When the Billboard 200 welcomed a 2002 record that was greatly anticipated as the next in an acclaimed series, no one knew quite what significance it would assume less than a year later. American IV: The Man Comes Around was released on November 5 that year, and became the last Johnny Cash album released before his death.
Produced like the 1994, 1996 and 2000 albums in the American Recording series by Rick Rubin, the new set continued their theme of combining re-recorded Cash songs (and the forceful new title track) with traditional material and some strikingly adventurous covers. “The Man Comes Around” itself was described by Pitchfork as “an epic tale of apocalypse, interpreting Revelations with uplifting exuberance.” Q added that “Cash’s first composition for years [is] among the best he’s ever written.”
Of the new batch, one stood out as a daring and deeply personal reading, especially combined with Mark Romanek’s painfully honest, award-winning video. That, of course, was the Man In Black’s remake of Nine Inch Nails’ “Hurt,” which became perhaps the last great recording of his life, and which has resonated even more since he passed away at the age of 71 in September 2003.
The Man Comes Around also had Cash remaking pop ballad standards such as Simon & Garfunkel’s “Bridge Over Troubled Water” and The Beatles’ ‘In My Life’; everyone else from Sting and the Eagles to Hank Williams; and even the time-honored “Danny Boy,” which was already more than a hundred years old by then. Not content with one startling modern rock remake, Cash also tackled Depeche Mode’s “Personal Jesus.”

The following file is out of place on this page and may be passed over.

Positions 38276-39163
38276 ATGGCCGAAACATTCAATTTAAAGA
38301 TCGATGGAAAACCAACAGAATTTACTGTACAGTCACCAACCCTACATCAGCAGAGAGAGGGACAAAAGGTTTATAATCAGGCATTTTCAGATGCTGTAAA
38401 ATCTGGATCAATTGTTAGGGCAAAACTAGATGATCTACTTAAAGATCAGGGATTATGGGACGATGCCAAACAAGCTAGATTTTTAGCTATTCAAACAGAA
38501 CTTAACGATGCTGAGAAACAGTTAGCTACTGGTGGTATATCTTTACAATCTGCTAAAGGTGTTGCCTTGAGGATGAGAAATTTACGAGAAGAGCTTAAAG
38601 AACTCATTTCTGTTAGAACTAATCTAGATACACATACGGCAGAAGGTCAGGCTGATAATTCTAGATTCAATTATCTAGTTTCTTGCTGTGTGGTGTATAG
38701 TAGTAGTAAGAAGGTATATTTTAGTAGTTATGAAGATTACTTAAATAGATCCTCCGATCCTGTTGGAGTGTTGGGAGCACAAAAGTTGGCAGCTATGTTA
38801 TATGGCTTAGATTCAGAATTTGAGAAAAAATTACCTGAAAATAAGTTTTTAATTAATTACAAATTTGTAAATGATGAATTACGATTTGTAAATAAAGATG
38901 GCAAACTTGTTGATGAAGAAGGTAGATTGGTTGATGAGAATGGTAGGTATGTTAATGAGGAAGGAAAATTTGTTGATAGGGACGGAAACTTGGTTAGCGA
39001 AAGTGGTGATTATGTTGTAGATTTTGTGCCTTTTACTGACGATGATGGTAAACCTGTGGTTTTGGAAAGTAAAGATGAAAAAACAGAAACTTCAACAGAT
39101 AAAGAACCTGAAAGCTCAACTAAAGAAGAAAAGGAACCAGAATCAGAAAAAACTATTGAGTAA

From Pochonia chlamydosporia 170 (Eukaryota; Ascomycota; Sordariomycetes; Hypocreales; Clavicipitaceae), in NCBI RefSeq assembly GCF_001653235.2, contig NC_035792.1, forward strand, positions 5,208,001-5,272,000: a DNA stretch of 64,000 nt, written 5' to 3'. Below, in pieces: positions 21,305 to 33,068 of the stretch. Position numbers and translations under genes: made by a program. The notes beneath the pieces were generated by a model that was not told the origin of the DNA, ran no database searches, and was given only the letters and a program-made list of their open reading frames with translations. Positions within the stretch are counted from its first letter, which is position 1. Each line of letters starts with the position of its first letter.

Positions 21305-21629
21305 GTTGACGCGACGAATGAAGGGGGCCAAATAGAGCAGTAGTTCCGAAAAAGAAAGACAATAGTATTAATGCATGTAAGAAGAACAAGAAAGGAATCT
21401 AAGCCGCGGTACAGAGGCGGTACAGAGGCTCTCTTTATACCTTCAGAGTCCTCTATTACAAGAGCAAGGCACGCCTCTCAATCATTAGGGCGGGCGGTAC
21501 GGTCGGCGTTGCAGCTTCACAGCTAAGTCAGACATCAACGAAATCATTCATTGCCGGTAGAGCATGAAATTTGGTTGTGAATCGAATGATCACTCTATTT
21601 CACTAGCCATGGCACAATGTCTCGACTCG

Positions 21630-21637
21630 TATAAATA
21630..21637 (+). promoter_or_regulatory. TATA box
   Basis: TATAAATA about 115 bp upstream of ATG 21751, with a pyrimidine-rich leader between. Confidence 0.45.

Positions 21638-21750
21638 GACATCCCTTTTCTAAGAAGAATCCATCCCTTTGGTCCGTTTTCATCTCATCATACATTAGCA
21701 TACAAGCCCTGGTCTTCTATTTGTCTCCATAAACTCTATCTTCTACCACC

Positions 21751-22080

A stellar list of contributors to the album included Don Henley, Billy Preston, Fiona Apple and Nick Cave. The Austin Chronicle wrote: “Considering his deteriorating health, it’s amazing Johnny Cash is even able to record these days, which may ultimately explain the elegant, austere beauty of The Man Comes Around.”
The album debuted on the Billboard 200 at No. 70 (itself his best showing on that survey since The Man In Black, in 1971), and climbed as high as No.22. That was easily the best performance to date by any of the American albums, but it was not until after Cash’s death that the fifth record in the run, American V; A Hundred Highways, became his first No.1 pop album since 1969’s Johnny Cash At San Quentin.
Speaking to Vanity Fair about the American series in 2004, Rick Rubin said: “I thought of the image of the Man in Black. [That] was a big part of who he was in real life, as well as a mythical image associated with him. I would always try to find songs that were suited for that.”
Buy or stream American IV: The Man Comes Around.